3. For early and influential works on colonial modernity in Korea, see Kim and Chŏng 1997; Shin and Robinson 1999; Yun 2003; and Miyajima 2004. For an example of an important intervention into colonial continuities in Japan, see Iwasaki et al. 2005. Certainly we would like to acknowledge the emerging scholarship that is helping to nuance our understandings of coproductions. See, for example, Yi Hwa-jin 2005; Kim Ryŏ-sil 2006; Yi Yŏng-jae 2008; Han'guk Yŏngsang Charyowŏn (KOFA) 2009; and Fujitani 2011.

4. For a fine work on censorship in the Japanese metropole that takes a Derridean-inspired method on the productivity of censorship, see Abel 2012. An emerging corpus of scholarship on censorship in colonial Korea includes, for example, Tongguk Taehakkyo Munhwa Haksurwŏn Han'guk Munhak Yŏn'guso 2010.


Abel, Jonathan E. 2012. Redacted: The Archives of Censorship in Transwar Japan. Berkeley: University of California Press.
Chung Chonghwa. 2009. "Introducing the Film and the Discovery of Volunteer." In Supplemental booklet to The Past Unearthed, the Third Encounter DVD, 6-7. Seoul: Korean Film Archive (KOFA).
Duara, Prasenjit. 2003. Sovereignty and Authenticity: Manchukuo and the East Asian Modern. Lanham: Rowman and Littlefield.
Fujitani, Takashi. 2011. Race for Empire: Koreans as Japanese and Japanese as Americans during World War II. Berkeley: University of California Press.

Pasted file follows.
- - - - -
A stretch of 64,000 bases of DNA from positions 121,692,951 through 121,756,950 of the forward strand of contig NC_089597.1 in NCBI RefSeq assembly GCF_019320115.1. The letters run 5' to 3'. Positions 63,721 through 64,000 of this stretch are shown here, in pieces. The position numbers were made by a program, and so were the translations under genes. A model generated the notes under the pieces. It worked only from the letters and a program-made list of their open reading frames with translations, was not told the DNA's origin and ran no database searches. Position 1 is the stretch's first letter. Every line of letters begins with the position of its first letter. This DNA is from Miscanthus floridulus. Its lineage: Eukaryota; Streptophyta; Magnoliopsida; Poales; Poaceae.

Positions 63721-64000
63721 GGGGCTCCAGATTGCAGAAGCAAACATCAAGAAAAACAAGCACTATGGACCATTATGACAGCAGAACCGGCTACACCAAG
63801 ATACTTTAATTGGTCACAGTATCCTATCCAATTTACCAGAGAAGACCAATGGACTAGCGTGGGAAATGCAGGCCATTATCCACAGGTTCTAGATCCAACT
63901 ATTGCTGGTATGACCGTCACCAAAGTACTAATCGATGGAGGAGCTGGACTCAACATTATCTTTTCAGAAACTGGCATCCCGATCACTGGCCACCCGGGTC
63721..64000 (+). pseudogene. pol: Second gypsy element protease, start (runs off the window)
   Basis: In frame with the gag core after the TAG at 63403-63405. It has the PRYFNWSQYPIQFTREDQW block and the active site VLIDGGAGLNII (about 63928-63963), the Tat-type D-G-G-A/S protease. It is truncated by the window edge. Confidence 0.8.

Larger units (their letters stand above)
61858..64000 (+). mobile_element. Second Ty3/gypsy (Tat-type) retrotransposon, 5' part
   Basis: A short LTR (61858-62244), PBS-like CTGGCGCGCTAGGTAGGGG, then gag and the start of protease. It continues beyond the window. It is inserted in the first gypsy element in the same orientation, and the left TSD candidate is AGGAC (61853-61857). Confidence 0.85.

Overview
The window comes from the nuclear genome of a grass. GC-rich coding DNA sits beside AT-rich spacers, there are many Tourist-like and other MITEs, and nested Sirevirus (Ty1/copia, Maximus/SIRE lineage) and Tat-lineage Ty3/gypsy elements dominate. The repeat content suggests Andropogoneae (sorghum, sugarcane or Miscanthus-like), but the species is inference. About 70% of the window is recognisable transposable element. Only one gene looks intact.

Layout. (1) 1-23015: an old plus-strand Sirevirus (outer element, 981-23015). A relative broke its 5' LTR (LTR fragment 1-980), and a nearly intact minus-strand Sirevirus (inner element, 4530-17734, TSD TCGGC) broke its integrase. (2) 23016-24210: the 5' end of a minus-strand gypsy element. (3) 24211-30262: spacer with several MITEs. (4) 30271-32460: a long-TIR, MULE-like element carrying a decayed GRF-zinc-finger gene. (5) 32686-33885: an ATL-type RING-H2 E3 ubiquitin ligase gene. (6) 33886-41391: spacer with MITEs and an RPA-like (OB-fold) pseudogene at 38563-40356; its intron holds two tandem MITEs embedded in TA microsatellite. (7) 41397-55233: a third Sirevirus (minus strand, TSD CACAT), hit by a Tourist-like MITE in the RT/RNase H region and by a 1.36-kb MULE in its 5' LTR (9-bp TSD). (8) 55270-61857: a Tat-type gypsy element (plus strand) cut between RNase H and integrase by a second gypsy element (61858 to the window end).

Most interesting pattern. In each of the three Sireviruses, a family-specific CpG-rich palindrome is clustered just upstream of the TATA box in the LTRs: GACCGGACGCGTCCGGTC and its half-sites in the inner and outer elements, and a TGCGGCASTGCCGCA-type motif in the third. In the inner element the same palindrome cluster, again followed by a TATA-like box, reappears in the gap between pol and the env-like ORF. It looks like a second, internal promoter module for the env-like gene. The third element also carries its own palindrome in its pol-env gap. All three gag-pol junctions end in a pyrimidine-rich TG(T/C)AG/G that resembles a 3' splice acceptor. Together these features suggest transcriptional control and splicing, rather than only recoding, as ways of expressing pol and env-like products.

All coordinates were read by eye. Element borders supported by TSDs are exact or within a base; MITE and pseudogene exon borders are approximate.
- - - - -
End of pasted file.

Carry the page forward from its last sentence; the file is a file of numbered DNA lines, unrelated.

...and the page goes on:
Han, Suk-Jung. 2004. "The Problem of Sovereignty: Manchukuo, 1932-?1937." positions: east asia cultures critique 12: 457-?478.
Han'guk Yŏngsang Charyowŏn (KOFA), ed. 2009. Singminji sidae ŭi yŏnghwa kŏmyŏl, 1910-?1934. Seoul: Han'guk Yŏngsang Charyowŏn.
Imai Tadashi. 1986. "Sensō senryo jidai no kaisō." In Kōza Nihon eiga, vol. 4, edited by Imamura Shōhei, et al., 198-?215. Tokyo: Iwanami Shoten.
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Shin, Gi-wook, and Michael Robinson, eds. 1999. Colonial Modernity in Korea. Cambridge, MA: Harvard University Asia Center.
Tongguk Taehakkyo Munhwa Haksurwŏn Han'guk Munhak Yŏn'guso, ed. 2010. Singminji sigi kŭmyŏl kwa Hanguk munhwa. Seoul: Tongguk Taehakkyo Ch'ulp'anbu.
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Yi Yŏng-il. 1986. "Nittei shokumichi jidai no Chōsen eiga." Translated by Takasaki Sōji. In Kōza Nihon eiga, vol. 3, edited by Imamura Shōhei, et al., 312-335. Tokyo: Iwanami Shoten.
Yi Yŏng-jae. 2008. Cheguk ilbon ŭi Chosŏn yŏnghwa: singminji mal ŭi pando. Seoul: Hyŏnsil Munhwa.
Yun Hae-dong. 2003. Singminji ŭi hoesaek chidae: Han'guk ŭi kŭndaesŏng kwa singminjuui pip'an. Seoul: Yŏksa Pip'yŏngsa. [End Page 9]